Saudi human capital could generate $5bn annually

The recently announced budget for Saudi Arabia for 2017 is both future-thinking and prudent. In line with Saudi Vision 2030, it prioritises the diversification of the Saudi economy, the increase in self-sufficiency, and the maximisation of human capital. The budget, however, does not recognise the potential returns from Saudi Arabia’s most valuable asset – its citizens. Research by Oxford Strategic Consulting (OSC) found that Saudi citizens could potentially generate $5bn annually, which covers nearly 10% of the projected budget deficit.

The Kingdom of Saudi Arabia has long recognised that its most important and valuable national resource is not oil but rather its people. The government itself ‘owns’ around 4.2m of these precious resources in the form of government employees. Rather than reducing public sector employment (essentially cutting a valuable asset), an alternative would be to utilise these employees to generate income. If only 10% of the current 4.2m government employees could generate, on average, $1000 per month, then that would raise over $5bn per annum. This would account for 9.47% of the government’s projected fiscal deficit for 2017.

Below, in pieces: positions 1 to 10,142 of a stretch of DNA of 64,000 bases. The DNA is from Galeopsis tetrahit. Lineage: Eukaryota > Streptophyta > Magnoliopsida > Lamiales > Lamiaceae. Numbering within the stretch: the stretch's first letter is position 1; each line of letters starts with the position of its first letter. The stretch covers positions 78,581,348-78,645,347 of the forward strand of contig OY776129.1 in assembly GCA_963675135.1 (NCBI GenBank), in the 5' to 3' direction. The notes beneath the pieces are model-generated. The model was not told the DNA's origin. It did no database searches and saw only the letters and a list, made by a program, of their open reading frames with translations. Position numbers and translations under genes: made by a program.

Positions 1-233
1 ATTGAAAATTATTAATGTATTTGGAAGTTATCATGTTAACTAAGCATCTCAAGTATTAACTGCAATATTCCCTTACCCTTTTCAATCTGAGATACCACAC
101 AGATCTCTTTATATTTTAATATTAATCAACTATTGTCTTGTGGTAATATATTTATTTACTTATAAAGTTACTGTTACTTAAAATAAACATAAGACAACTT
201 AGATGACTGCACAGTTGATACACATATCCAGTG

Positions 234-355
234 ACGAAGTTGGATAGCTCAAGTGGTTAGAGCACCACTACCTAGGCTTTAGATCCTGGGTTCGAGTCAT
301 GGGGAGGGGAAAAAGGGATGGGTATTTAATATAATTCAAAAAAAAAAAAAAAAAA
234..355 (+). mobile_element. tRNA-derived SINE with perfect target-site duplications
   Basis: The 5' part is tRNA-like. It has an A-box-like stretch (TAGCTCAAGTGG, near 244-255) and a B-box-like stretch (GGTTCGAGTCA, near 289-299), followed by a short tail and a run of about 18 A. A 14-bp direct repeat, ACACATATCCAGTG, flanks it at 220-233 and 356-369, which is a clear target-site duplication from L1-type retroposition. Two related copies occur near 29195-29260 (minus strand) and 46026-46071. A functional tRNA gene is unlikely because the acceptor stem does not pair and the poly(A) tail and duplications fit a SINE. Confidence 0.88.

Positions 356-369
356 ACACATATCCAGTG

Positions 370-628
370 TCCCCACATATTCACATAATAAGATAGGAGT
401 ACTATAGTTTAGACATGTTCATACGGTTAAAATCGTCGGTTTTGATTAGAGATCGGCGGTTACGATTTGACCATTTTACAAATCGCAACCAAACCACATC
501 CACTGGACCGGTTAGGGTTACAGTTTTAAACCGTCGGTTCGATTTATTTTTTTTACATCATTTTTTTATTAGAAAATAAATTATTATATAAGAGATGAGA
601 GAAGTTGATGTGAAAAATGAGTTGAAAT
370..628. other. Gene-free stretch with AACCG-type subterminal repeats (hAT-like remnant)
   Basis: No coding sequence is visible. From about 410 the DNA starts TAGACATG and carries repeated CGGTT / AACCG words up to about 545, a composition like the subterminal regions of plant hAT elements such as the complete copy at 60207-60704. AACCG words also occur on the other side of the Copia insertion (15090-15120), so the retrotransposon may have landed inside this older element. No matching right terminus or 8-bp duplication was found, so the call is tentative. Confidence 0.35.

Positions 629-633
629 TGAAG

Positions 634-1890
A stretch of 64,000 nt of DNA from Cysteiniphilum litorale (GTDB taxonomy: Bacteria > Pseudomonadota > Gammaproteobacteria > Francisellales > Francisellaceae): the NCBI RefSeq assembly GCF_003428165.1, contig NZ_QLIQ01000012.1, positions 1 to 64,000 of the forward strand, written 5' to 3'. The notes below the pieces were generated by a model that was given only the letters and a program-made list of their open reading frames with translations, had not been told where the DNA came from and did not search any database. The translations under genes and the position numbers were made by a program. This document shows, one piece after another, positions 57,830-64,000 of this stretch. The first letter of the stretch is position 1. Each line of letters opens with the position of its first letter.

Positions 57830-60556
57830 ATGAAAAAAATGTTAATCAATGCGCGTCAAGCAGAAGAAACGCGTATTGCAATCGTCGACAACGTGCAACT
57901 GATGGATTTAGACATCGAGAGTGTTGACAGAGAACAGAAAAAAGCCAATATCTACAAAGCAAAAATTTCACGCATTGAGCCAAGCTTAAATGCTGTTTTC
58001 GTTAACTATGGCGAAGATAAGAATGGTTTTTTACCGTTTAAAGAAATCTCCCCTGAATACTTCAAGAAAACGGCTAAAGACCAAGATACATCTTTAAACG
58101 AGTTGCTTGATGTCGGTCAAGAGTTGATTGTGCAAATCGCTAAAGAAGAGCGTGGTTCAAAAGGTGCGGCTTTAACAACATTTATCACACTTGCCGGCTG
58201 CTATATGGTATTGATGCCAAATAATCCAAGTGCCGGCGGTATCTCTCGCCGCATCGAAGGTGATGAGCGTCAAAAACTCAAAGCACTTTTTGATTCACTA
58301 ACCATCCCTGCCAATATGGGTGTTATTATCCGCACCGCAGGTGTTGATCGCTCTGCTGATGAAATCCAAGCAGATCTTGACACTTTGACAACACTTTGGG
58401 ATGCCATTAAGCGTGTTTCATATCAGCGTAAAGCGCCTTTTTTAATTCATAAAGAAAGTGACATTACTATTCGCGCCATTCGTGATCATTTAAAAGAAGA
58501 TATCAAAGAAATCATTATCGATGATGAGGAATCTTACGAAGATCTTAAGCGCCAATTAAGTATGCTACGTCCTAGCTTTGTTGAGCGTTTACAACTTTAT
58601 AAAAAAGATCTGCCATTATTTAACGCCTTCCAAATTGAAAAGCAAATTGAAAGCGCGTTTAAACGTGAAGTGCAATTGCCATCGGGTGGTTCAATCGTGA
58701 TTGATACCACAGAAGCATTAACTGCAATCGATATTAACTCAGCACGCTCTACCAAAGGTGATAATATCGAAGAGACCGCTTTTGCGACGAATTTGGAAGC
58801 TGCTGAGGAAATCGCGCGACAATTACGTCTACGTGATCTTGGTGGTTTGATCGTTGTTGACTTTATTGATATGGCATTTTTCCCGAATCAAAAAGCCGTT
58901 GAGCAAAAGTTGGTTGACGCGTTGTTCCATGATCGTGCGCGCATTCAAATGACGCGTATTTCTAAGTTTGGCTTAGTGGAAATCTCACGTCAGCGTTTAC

OSC recommends the following three steps to nurture the country’s human capital and generate additional revenue:

First, promote the right type of entrepreneurship. Less than 10% of entrepreneurs significantly contribute to growth, and most start-ups never hire more than one or two employees. In-house government incubators can help identify high potential entrepreneurs, known as gazelles. Oxford University Innovation, which is fully-owned subsidiary of the University of Oxford, performs a similar role by finding start-up funding and support for professors and students in return for a healthy portion of future profits. The Saudi Ministry of Labour, for example, could build a similar in-house incubator for employees.

Second, identify department expertise and build semi-commercial companies around key skills. Saudi government departments possess critical skills that transfer directly to commercial operations within the country. This creates various opportunities to transform departmental expertise into semi-commercial companies. For example, government employees could set up a finance company to manage expatriate remittances.

Third, leverage government employees to provide contract resources to the private sector. Rather than create new companies, the government can also subsidise contracts and second public employees for specific projects. This process represents a smoother transition than forcing Saudis into undesired private sector roles. Additionally, more nationals are likely to perform unpopular jobs if they are working for the government or a prestigious organisation within the country.

Saudi Arabia’s citizens possess the potential to raise significant revenues for the country at a time when new revenue streams are needed more than ever. Therefore, more discussion and research about maximising the potential of citizens is needed to help balance budgets and achieve strategic targets without negatively affecting the well-being and happiness of Saudi citizens.